You may be wondering about the IP addresses shown in the example. As I said earlier, every device on the internet has an IP address, but your ISP usually only gives you one at a time. Where did these other ones come from?
In short, IP addresses starting with “192.168.x.x” are private addresses. They only exist inside your home network. This is the key part of NAT. Even though you only have one “real” IP address of 220.127.116.11, your router basically “makes up” new ones for all your computers.
I know, I know, we’re getting into the complicated stuff and I said it wouldn’t be complicated. Essentially, what happens is that all the websites you visit or people you chat with on AIM/Yahoo/Skype/etc only see that your “street address”, your real IP of 18.104.22.168. When they send you a message, they send it to 22.214.171.124. It’s your router that knows, when it gets that message, which computer to send it to. The rest of the world doesn’t need to know anything but your main outside IP address. All the 192.168.x.x addresses are completely private and nothing but your router knows, or cares, that they exist.
Lets say College University has a LOT of Biology teachers. Some have classrooms in Building 1, while others are in Buildings 2 or 3. If someone writes a letter addressed to the Biology Department, where does it go? For something like this, you’d want the mail room staff to know that all letters for the Biology Department should go to the head of the department in Building 1.
Similarly, if someone on the internet tries to pull up a webpage from your IP address (126.96.36.199), which computer does the router send that traffic to? You’ve got to tell the router that all webpage requests should go to your web server at 192.168.1.101.
Different types of internet traffic run on different “ports”. WWW traffic usually runs on port 80. Whether you know it or not, when you open up “MakeTechEasier.com” you’re really opening up “MakeTechEasier.com port 80”. Go ahead and try it, you can put “maketecheasier.com:80” into your address bar. What you’re doing is asking for our web site’s WWW department. That same address, with a different port number, wouldn’t give you anything. Try “maketecheasier.com:99”. Nothing, right? That’s because you’re asking your web browser the equivalent of “Show me MakeTechEasier.com’s Pancake Department”. Well, sad to say, we don’t have a pancake department.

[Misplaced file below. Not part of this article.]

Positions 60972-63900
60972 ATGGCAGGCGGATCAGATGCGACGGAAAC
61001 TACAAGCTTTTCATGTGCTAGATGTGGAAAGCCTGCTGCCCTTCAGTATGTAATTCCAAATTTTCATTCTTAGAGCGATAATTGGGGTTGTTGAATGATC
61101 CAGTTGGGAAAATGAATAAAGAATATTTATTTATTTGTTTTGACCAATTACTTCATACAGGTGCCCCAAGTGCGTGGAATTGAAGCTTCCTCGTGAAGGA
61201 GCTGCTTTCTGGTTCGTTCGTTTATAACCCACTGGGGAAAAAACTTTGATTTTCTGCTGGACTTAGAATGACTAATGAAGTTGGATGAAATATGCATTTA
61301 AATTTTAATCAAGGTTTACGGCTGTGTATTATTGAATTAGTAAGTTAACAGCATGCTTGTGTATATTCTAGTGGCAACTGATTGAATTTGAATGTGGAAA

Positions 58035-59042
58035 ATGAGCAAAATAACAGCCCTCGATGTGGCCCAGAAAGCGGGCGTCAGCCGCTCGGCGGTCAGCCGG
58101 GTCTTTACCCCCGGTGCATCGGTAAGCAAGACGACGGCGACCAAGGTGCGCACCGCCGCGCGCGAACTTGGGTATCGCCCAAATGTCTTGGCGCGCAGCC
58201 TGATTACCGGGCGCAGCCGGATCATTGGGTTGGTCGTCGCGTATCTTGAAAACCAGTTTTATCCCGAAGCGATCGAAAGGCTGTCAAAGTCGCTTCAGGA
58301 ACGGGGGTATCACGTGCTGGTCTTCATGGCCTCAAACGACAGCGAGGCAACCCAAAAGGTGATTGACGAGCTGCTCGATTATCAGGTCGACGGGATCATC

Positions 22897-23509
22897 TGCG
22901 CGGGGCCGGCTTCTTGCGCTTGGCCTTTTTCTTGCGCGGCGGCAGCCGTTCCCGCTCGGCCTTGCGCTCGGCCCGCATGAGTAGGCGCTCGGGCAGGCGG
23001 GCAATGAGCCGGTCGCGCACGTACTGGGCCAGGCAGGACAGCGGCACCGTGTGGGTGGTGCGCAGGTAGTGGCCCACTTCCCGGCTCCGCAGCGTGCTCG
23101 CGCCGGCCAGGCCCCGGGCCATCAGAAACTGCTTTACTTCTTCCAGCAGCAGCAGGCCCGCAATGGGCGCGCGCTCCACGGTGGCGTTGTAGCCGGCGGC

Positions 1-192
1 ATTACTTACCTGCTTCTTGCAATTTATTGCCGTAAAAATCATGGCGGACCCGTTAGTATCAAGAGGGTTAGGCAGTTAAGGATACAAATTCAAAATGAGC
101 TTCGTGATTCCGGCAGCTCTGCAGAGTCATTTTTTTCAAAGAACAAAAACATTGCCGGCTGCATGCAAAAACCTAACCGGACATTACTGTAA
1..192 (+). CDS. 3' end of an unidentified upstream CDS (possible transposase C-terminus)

Port numbers can go up above 65,000. Some port numbers are reserved for certain kinds of common internet traffic, like port 80 for WWW traffic or port 23 for telnet. Most of those 65,000 or so are available to be used at your own discretion. If I want to run, say, a music streaming server from my home computer, that streaming software will be set to use a certain port number like 8080. If someone wants to access my music share, they would look for it at my IP address with a port number of 8080, such as “http://188.8.131.52:8080”. I would need to tell my router to send all traffic for port 8080 to my computer (192.168.1.100).
Most routers can be accessed by entering their IP address into your web browser, most commonly “192.168.1.1”. You log in with the router’s username and password, and look for port forwarding (sometimes called Virtual Servers) settings. You’ll need the source port (8080) as well as the computer that will be getting that traffic (192.168.1.x) and all requests for port 8080 will be forwarded to the computer you specified.
Obviously, there’s a lot more that could be said about home networking. Things like DNS, firewalls, PPPoE, all these can change the way your computer connects to the internet. The subjects listed here are the ones people deal with every day when it comes to things like web browsing, gaming, and file sharing. Some routers will give out addresses completely different from our examples (such as 10.0.0.x) but the same principles apply. Everything has an IP address, and for traffic to go both ways you sometimes need to know about how NAT and ports affect your connection. Next time your torrents run too slow, or you want to host files over FTP for your friends, you’ll be prepared.